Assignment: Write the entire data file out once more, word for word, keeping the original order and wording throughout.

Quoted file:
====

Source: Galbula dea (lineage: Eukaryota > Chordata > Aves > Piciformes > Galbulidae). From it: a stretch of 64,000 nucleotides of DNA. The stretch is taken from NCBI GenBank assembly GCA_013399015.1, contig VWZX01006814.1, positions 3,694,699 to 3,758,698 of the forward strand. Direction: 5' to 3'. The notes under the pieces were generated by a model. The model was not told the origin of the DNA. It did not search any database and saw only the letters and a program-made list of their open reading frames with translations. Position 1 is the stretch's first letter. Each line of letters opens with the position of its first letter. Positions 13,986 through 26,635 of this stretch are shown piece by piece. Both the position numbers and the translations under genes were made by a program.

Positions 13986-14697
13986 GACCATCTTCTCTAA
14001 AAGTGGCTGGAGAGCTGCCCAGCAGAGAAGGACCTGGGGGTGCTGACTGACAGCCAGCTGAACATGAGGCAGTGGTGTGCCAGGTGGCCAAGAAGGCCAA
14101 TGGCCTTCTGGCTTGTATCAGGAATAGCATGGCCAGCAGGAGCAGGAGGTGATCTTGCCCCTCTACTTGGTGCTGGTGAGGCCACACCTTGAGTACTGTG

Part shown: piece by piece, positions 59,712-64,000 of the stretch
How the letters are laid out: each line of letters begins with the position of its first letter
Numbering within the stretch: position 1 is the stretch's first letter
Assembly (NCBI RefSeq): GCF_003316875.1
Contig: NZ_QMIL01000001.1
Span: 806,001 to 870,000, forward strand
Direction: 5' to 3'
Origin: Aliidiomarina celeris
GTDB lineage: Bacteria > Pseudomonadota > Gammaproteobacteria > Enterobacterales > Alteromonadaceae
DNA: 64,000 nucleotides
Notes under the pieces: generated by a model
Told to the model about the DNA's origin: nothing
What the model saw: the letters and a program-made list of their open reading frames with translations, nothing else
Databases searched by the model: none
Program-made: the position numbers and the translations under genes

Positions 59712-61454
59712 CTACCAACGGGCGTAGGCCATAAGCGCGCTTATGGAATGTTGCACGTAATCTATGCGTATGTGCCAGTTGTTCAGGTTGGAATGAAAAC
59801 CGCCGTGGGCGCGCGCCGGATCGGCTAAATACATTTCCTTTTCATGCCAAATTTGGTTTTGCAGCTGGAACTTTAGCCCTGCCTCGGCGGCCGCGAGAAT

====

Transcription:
Source: Galbula dea (lineage: Eukaryota > Chordata > Aves > Piciformes > Galbulidae). From it: a stretch of 64,000 nucleotides of DNA. The stretch is taken from NCBI GenBank assembly GCA_013399015.1, contig VWZX01006814.1, positions 3,694,699 to 3,758,698 of the forward strand. Direction: 5' to 3'. The notes under the pieces were generated by a model. The model was not told the origin of the DNA. It did not search any database and saw only the letters and a program-made list of their open reading frames with translations. Position 1 is the stretch's first letter. Each line of letters opens with the position of its first letter. Positions 13,986 through 26,635 of this stretch are shown piece by piece. Both the position numbers and the translations under genes were made by a program.

Positions 13986-14697
13986 GACCATCTTCTCTAA
14001 AAGTGGCTGGAGAGCTGCCCAGCAGAGAAGGACCTGGGGGTGCTGACTGACAGCCAGCTGAACATGAGGCAGTGGTGTGCCAGGTGGCCAAGAAGGCCAA
14101 TGGCCTTCTGGCTTGTATCAGGAATAGCATGGCCAGCAGGAGCAGGAGGTGATCTTGCCCCTCTACTTGGTGCTGGTGAGGCCACACCTTGAGTACTGTG

Part shown: piece by piece, positions 59,712-64,000 of the stretch
How the letters are laid out: each line of letters begins with the position of its first letter
Numbering within the stretch: position 1 is the stretch's first letter
Assembly (NCBI RefSeq): GCF_003316875.1
Contig: NZ_QMIL01000001.1
Span: 806,001 to 870,000, forward strand
Direction: 5' to 3'
Origin: Aliidiomarina celeris
GTDB lineage: Bacteria > Pseudomonadota > Gammaproteobacteria > Enterobacterales > Alteromonadaceae
DNA: 64,000 nucleotides
Notes under the pieces: generated by a model
Told to the model about the DNA's origin: nothing
What the model saw: the letters and a program-made list of their open reading frames with translations, nothing else
Databases searched by the model: none
Program-made: the position numbers and the translations under genes

Positions 59712-61454
59712 CTACCAACGGGCGTAGGCCATAAGCGCGCTTATGGAATGTTGCACGTAATCTATGCGTATGTGCCAGTTGTTCAGGTTGGAATGAAAAC
59801 CGCCGTGGGCGCGCGCCGGATCGGCTAAATACATTTCCTTTTCATGCCAAATTTGGTTTTGCAGCTGGAACTTTAGCCCTGCCTCGGCGGCCGCGAGAAT